Lightwater Valley Eagle Creek farm tractors

Eagle Creek farm at Lightwater Valley

The little man almost couldn’t handle the excitement when he realised he’d be riding in a tractor at Eagle Creek farm, so much so, we rode if 3 times during out visit. 

Lightwater Valley Eagle Creek Farm

Lightwater Valley

Lightwater Valley boating lake and swan pedal boats

Lightwater Valley express train

We loved the Lightwater Express train which runs round the majority of the park, stopping at certain stations to allow you to disembark or join the train. It’s perfect for tired legs and you can even transport push chairs in a special carriage.

Lightwater Valley with child riding the teacups

ride silhouette at Lightwater Valley

father and son on the rides at Lightwater Valley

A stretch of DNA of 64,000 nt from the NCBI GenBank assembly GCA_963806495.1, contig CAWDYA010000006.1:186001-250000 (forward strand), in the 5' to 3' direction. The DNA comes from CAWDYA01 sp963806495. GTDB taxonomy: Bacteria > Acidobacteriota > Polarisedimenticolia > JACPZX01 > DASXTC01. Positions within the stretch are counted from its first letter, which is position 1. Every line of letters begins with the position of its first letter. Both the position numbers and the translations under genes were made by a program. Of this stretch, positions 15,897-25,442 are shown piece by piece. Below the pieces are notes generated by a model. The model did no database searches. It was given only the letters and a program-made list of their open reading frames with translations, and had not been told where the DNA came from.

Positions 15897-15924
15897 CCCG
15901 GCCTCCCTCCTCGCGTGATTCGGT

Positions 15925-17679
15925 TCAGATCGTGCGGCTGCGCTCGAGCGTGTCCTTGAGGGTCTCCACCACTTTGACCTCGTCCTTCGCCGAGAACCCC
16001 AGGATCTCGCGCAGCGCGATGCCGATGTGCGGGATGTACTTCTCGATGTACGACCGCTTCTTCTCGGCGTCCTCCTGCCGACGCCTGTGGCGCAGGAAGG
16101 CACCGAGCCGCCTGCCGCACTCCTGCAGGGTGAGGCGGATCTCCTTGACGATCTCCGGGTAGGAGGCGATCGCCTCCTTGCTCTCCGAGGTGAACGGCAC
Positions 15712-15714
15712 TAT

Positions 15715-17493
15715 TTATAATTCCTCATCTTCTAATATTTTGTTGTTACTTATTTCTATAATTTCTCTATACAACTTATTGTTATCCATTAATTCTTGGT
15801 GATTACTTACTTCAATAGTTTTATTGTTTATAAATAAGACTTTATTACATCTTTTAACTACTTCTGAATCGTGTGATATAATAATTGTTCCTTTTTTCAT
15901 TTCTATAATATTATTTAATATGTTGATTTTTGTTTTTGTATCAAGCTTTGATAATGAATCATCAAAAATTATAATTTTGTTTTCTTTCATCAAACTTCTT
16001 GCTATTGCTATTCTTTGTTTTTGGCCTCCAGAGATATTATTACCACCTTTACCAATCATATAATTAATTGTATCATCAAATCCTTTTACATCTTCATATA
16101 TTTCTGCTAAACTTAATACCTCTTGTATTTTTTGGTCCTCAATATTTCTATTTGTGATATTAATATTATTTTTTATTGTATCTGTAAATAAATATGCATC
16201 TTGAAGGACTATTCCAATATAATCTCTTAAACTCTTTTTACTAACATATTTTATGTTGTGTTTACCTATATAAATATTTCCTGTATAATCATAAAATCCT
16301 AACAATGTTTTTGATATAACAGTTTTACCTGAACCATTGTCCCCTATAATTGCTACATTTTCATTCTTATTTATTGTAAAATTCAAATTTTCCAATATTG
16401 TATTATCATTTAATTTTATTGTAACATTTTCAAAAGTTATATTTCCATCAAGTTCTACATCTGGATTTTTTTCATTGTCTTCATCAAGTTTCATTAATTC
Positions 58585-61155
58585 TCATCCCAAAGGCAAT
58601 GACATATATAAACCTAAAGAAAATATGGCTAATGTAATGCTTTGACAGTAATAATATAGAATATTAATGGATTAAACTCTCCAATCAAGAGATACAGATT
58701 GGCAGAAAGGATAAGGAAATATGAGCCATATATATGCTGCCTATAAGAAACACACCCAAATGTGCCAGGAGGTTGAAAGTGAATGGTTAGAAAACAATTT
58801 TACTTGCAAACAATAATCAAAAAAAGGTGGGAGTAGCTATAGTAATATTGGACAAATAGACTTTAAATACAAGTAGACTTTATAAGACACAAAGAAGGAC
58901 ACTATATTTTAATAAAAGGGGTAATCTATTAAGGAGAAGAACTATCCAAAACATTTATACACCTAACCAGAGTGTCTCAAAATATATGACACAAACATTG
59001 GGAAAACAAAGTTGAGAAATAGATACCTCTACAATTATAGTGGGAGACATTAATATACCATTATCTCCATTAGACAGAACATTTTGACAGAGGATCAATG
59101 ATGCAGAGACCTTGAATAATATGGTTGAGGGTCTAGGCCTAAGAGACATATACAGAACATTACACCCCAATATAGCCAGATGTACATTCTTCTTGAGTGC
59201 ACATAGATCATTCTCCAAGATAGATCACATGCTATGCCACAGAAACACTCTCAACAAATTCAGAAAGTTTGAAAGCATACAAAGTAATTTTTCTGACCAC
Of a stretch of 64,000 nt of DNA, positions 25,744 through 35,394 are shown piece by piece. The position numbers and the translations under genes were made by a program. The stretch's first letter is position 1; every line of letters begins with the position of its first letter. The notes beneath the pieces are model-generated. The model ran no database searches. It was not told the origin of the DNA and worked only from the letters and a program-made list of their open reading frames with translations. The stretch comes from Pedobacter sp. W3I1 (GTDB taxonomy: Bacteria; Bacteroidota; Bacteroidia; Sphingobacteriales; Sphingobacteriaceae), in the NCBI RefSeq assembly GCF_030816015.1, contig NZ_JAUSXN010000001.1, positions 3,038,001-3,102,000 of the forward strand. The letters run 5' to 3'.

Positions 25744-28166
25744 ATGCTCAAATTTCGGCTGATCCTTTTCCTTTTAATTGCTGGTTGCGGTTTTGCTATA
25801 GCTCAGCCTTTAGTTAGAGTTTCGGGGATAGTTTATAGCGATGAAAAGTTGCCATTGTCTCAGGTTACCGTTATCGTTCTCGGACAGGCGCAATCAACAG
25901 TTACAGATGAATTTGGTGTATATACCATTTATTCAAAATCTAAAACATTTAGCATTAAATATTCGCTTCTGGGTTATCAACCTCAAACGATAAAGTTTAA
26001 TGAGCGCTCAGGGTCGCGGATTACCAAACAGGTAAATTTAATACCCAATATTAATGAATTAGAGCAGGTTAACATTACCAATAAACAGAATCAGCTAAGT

metal spider sculpture at Lightwater Valley

Near the entrance to the park there’s a great falconry area. It’s home to a good range of birds of prey, snakes, lizards and even some rabbits. We all enjoyed wandering through it and found it a very calm and relaxing location compared to the hustle and bustle of the park itself. 

lizards at Lightwater Valley

I would return to the park, but maybe in a year or two when the little man is a little older so he has the option of going on some of the bigger rides. I would also recommend taking a picnic with you as although the prices weren’t too inflated we struggled to find healthy choices for the little man.  

What we liked
The good range of rides for children the little man’s age
Lack of queues
Plenty of clean toilets with baby change facilities dotted around the park
The Lightwater Valley falconary centre
There’s plenty of grass and seating if you’ve taken a picnic
The reasonable prices

What we didn’t like